BTRIPP (btripp) wrote,

Observing culinary history ...

This was another delightful, if surprising, dollar store find. Surprising in that this is relatively new (it's only been out for three years at this point), and the on-line big boys have it at full cover … which means that I was very lucky to have run into it for a buck as it must have just have made that strange journey off of the Walmart shelves.

As my previous life had been in food publicity, I knew of the author (although I don't recall if I'd ever met him), and he's certainly only a one-degree-of-separation connection, having name-checked an old family friend in passing here (as somebody he'd assumed was getting the New York Times job instead of him). But, I'm getting ahead of myself. The book in question is Steal the Menu: A Memoir of Forty Years in Food by Raymond Sokolov, who I think I know best from his magazine work.

To start off, I want to say this was a delightful and engaging read, but with the caveat that, having spent much of my early career in the PR outlands of the food biz, this could well be more appealing to me as a “trip down memory lane” than it might be for a random reader picking up the book.

As one would gather from the subtitle, this is a memoir, and not some high-concept treatise on the food/restaurant/media world. It's about where Sokolov was, what he was doing, and how it effected him. The book's set up in five sections, which largely walk through his life and experiences. To be deeply presumptive when commenting on a book by somebody with the sort of C.V. he has, I really think this would have been significantly improved if it had been broken up a bit … as the five chapters tend to carry a lot of material each, and having those broken up into 3-5 thematic sections would have made this “tighter”, not that it particularly rambles or anything, it's just that there are narratives in here which sort of meander from one into the next, where they might have been more definitive were they to stop, summarize, and then move into the next topic. Again, who am I to kibitz on his (or his editors at Knopf's) decisions? But there it is, all the same.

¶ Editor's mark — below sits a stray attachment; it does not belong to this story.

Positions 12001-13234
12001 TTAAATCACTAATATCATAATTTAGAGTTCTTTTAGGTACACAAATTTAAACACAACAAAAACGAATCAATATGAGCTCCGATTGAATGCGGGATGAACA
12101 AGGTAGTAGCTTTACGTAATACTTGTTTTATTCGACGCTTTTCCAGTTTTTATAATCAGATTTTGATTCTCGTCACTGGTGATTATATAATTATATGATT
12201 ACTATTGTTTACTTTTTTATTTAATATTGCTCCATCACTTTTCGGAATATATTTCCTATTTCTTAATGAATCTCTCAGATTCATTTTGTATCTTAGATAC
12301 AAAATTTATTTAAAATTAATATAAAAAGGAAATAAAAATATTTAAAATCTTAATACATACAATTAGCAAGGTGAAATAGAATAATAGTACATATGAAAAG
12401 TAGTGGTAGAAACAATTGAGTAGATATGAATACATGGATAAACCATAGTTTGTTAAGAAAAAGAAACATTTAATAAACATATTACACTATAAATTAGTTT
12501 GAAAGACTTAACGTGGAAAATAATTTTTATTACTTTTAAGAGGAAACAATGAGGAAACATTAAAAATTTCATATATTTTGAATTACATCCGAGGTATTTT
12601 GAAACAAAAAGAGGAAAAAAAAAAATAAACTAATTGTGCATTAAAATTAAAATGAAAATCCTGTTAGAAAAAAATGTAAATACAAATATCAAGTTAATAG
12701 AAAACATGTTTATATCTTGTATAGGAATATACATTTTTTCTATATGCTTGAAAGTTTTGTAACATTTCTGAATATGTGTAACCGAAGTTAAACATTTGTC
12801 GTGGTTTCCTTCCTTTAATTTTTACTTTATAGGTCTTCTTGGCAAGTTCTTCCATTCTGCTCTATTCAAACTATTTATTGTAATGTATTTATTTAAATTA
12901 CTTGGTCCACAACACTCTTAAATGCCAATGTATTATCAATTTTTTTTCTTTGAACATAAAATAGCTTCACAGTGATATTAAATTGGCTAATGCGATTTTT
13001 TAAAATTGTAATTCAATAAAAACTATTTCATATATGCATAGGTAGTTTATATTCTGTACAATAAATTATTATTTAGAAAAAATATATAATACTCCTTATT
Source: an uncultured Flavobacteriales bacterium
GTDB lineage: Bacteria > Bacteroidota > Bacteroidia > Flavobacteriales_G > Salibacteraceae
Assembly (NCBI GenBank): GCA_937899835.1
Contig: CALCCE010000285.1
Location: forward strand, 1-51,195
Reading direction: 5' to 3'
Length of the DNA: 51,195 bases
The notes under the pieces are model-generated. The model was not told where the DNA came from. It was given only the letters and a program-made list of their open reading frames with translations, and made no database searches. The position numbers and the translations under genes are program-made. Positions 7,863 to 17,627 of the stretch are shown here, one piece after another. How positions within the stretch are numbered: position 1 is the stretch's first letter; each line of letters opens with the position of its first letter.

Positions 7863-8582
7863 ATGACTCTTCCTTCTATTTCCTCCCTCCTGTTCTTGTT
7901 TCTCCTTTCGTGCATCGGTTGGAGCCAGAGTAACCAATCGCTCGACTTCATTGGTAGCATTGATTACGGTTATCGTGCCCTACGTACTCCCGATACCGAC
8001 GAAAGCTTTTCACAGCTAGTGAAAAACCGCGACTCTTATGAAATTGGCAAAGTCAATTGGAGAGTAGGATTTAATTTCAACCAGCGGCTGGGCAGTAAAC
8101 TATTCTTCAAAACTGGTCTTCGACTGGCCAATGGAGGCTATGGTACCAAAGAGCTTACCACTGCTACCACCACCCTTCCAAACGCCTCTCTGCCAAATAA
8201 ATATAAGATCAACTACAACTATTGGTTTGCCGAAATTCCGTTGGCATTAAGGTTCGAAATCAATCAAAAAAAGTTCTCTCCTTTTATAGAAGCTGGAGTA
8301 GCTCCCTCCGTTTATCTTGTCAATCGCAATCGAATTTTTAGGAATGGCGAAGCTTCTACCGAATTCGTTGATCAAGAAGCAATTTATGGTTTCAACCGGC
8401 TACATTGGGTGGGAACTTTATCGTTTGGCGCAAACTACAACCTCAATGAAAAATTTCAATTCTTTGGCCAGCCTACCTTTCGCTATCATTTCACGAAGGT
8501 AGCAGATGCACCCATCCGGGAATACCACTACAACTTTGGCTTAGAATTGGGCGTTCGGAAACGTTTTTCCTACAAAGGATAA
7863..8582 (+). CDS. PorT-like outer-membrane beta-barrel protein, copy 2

The book starts with a recollection of a lunch that he had with the legendary Craig Clairborne and his managing editor in 1971, in the cafeteria of the New York Times, when Sokolov was preparing to transition into Clairborne's role at the newspaper. The book's title comes from the advice that the legend gave his woefully unprepared successor (“In Craig's world, I was indeed a nobody. I'd never taken a cooking class, published a restaurant review or written a recipe … in the kitchen, I was a cipher … I had no business at this table ...”) during lunch … because if you ask for a copy of the menu, you might well not get it (and, of course, restaurant reviewers are ideally incognito when doing their forkwork, so there's no good reason for the staff to agree to let a random person have a menu).

The initial section, “First Bites”, does what one would expect in a memoir, tracing his life from his birth in Detroit a few months before the attack on Pearl Harbor. His family was more interested in food and eating out than the average, and so he ended up getting a varied basis in assorted cuisines. A bit of a child prodigy (at least in spelling), he ended up at Harvard, and then Oxford, and was working towards a doctorate in the Classics (his proposed thesis topic focused on “rare Homeric vocabulary in Theocritus”). In the early 60's he was one of multitudinous American youth who took advantage of the post-war exchange rate to bum around Europe, which not only allowed Sokolov the ability to deepen his connection with the classics, but also get a very good grounding in food – if mainly in the lower-end eateries affordable to the traveling college student. He passed his PhD orals at Harvard in 1965, and took a job as a correspondent in the Newsweek Paris office, where he frequently found himself with “almost nothing to do”, and an expense account …
… I busied myself with entertaining “sources” … at restaurants of high gastronomic quality. No one in the office minded. In fact, the bureau chief seemed glad to not have me nagging him for work, and it amused my colleagues that I was putting so much energy into establishing contacts in corners of French life they had no time to investigate.
His timing proved to be excellent, as it was in these years that “the nouvelle cuisine revolution had already begun simmering in the provinces”, and he had his first food piece published (anonymously) in Newsweek in 1967 based on an assignment he'd been given to check out the awarding of a third Michelin star to an Alsace restaurant, L'Auberge de l'Ill, which was a replacement for an initial pitch for a story about an up-and-coming chef by the name of Paul Bocuse.